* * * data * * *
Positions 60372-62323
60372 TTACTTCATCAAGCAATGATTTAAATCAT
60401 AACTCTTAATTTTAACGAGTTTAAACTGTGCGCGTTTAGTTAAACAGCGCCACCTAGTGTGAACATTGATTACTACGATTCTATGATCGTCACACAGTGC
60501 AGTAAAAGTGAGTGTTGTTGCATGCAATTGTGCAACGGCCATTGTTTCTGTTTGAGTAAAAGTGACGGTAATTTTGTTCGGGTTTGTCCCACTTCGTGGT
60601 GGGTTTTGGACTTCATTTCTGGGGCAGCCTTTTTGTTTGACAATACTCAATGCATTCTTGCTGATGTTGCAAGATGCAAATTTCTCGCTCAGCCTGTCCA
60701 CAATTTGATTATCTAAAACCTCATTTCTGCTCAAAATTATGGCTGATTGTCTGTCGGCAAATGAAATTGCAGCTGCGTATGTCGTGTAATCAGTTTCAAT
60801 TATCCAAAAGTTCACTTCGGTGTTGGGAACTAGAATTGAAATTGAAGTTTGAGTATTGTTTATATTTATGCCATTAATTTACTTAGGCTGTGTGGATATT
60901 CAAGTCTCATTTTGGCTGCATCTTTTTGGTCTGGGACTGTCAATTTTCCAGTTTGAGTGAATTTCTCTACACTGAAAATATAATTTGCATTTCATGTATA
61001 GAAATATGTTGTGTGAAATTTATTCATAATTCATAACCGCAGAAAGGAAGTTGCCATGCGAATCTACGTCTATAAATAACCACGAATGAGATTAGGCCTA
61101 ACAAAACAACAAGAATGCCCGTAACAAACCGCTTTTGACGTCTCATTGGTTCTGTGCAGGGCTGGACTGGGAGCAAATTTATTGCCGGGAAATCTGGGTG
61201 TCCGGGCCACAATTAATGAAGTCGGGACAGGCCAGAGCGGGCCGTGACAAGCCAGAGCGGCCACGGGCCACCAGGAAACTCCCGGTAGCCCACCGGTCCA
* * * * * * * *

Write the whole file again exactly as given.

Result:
Positions 60372-62323
60372 TTACTTCATCAAGCAATGATTTAAATCAT
60401 AACTCTTAATTTTAACGAGTTTAAACTGTGCGCGTTTAGTTAAACAGCGCCACCTAGTGTGAACATTGATTACTACGATTCTATGATCGTCACACAGTGC
60501 AGTAAAAGTGAGTGTTGTTGCATGCAATTGTGCAACGGCCATTGTTTCTGTTTGAGTAAAAGTGACGGTAATTTTGTTCGGGTTTGTCCCACTTCGTGGT
60601 GGGTTTTGGACTTCATTTCTGGGGCAGCCTTTTTGTTTGACAATACTCAATGCATTCTTGCTGATGTTGCAAGATGCAAATTTCTCGCTCAGCCTGTCCA
60701 CAATTTGATTATCTAAAACCTCATTTCTGCTCAAAATTATGGCTGATTGTCTGTCGGCAAATGAAATTGCAGCTGCGTATGTCGTGTAATCAGTTTCAAT
60801 TATCCAAAAGTTCACTTCGGTGTTGGGAACTAGAATTGAAATTGAAGTTTGAGTATTGTTTATATTTATGCCATTAATTTACTTAGGCTGTGTGGATATT
60901 CAAGTCTCATTTTGGCTGCATCTTTTTGGTCTGGGACTGTCAATTTTCCAGTTTGAGTGAATTTCTCTACACTGAAAATATAATTTGCATTTCATGTATA
61001 GAAATATGTTGTGTGAAATTTATTCATAATTCATAACCGCAGAAAGGAAGTTGCCATGCGAATCTACGTCTATAAATAACCACGAATGAGATTAGGCCTA
61101 ACAAAACAACAAGAATGCCCGTAACAAACCGCTTTTGACGTCTCATTGGTTCTGTGCAGGGCTGGACTGGGAGCAAATTTATTGCCGGGAAATCTGGGTG
61201 TCCGGGCCACAATTAATGAAGTCGGGACAGGCCAGAGCGGGCCGTGACAAGCCAGAGCGGCCACGGGCCACCAGGAAACTCCCGGTAGCCCACCGGTCCA